Science fiction could soon become reality as the U.S. military moves to adopt state-of-the-art “hoverbikes” into its arsenal that resemble the single-seat aircraft Luke Skywalker zoomed through the Endor forest on in “Star Wars Episode VI: Return of the Jedi.” The specifics of the technology, funded by the Army Research Laboratory, are unknown, but images and video of the first hoverbike prototype show the vehicle has four helicopter-like propellers that keep it airborne.
The hoverbike is the brainchild of Malloy Aeronautics, based in the U.K., and SURVICE Engineering in Belcamp, Maryland. The vehicles have been under development since 2009.
What the real-life version of the famous “Star Wars” aircraft might lack in flashy weaponry it makes up for in utility. The bikes could carry hundreds of pounds of cargo and could fly manned or unmanned up to 9,000 feet in the air, according to the Military Times.
"The Army is looking at using it … close to the ground. So we are looking at technology to make sure it's safe in that kind of environment," Mark Butkiewicz, manager of applied technology at Survice Engineering, told the Military Times. "In some cases, the lower altitude is more challenging because you have to make sure you can maneuver around objects and debris and buildings.”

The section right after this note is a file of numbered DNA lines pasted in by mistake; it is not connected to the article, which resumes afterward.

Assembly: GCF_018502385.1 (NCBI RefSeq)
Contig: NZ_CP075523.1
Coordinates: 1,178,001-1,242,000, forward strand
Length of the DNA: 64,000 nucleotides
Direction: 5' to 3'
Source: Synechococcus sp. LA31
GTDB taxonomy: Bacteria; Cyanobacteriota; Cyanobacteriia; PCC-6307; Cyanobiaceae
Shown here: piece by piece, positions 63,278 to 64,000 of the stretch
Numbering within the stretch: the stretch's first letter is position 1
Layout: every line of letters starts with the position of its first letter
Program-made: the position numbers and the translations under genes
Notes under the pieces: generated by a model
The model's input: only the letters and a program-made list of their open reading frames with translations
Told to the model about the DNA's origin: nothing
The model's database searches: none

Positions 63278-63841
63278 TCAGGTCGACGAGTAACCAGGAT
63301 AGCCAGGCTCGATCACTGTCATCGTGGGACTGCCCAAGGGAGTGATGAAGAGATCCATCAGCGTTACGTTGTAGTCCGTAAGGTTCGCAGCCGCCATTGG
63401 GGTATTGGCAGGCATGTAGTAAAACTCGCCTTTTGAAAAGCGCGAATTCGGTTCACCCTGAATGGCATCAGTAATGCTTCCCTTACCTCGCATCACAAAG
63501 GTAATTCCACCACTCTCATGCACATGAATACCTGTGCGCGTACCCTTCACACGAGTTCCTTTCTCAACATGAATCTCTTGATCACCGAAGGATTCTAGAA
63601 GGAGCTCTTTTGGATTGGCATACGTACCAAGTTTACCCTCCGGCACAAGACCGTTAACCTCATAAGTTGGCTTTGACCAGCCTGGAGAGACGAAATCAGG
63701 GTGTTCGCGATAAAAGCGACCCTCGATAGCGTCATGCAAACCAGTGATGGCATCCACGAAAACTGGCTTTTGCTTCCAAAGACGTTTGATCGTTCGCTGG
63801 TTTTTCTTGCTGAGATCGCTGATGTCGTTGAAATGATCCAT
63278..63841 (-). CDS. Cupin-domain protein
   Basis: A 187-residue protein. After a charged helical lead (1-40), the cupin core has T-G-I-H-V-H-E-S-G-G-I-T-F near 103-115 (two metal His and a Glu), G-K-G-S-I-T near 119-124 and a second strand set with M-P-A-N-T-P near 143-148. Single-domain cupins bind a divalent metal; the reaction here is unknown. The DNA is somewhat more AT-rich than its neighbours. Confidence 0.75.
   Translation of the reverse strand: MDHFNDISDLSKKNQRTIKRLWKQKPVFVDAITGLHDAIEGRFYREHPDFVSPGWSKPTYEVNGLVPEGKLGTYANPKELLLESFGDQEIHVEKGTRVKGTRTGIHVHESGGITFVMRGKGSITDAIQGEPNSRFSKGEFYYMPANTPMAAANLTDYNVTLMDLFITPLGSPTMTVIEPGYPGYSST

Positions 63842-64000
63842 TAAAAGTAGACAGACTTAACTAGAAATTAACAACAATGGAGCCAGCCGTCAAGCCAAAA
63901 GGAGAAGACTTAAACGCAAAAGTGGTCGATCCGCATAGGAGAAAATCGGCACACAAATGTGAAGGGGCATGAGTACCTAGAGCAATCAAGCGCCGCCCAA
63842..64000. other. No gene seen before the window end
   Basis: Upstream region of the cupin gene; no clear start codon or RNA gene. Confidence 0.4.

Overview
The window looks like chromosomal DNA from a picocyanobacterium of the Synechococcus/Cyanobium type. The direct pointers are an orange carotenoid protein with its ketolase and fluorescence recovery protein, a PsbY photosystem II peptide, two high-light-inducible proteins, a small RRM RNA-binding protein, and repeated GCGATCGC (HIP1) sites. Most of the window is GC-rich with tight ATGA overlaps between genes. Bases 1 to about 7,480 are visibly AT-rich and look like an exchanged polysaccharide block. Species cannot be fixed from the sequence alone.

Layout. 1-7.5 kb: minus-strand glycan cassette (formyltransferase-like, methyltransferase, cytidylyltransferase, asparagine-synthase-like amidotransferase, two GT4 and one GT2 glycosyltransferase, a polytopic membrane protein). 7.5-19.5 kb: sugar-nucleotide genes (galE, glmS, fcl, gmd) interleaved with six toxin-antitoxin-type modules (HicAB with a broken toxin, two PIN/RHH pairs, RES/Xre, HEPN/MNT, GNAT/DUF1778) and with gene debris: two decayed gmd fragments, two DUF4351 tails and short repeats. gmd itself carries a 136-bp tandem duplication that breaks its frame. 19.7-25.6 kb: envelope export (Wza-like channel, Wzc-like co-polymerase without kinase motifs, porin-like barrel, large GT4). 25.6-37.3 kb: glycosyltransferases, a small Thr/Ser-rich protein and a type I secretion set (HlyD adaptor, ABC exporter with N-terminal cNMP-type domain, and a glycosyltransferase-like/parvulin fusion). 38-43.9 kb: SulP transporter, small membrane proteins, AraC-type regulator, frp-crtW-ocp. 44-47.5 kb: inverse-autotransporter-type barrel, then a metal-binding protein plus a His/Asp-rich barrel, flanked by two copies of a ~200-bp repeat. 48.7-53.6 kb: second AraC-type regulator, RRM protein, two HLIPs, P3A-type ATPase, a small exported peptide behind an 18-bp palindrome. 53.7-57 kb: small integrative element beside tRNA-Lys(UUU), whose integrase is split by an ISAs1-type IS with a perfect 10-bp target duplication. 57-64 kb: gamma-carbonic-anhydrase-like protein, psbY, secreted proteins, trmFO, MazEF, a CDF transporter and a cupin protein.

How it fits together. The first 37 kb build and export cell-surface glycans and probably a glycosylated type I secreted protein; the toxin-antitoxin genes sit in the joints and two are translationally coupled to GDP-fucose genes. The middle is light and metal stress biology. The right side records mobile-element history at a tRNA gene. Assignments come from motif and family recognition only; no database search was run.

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Its developers say its uses aren’t limited to the military. The hoverbikes could also be used in disaster zones to carry supplies to affected areas. “Doctors and paramedics could fly their hoverbikes into disaster zones, assess the casualties and damage in local villages and then send their vehicles back to base as a drone, so they can bring back food, water and medical supplies,” the spokesman explained.
The U.S. military is looking to start using the hoverbikes in three to five years. Watch video of the hoverbike via YouTube.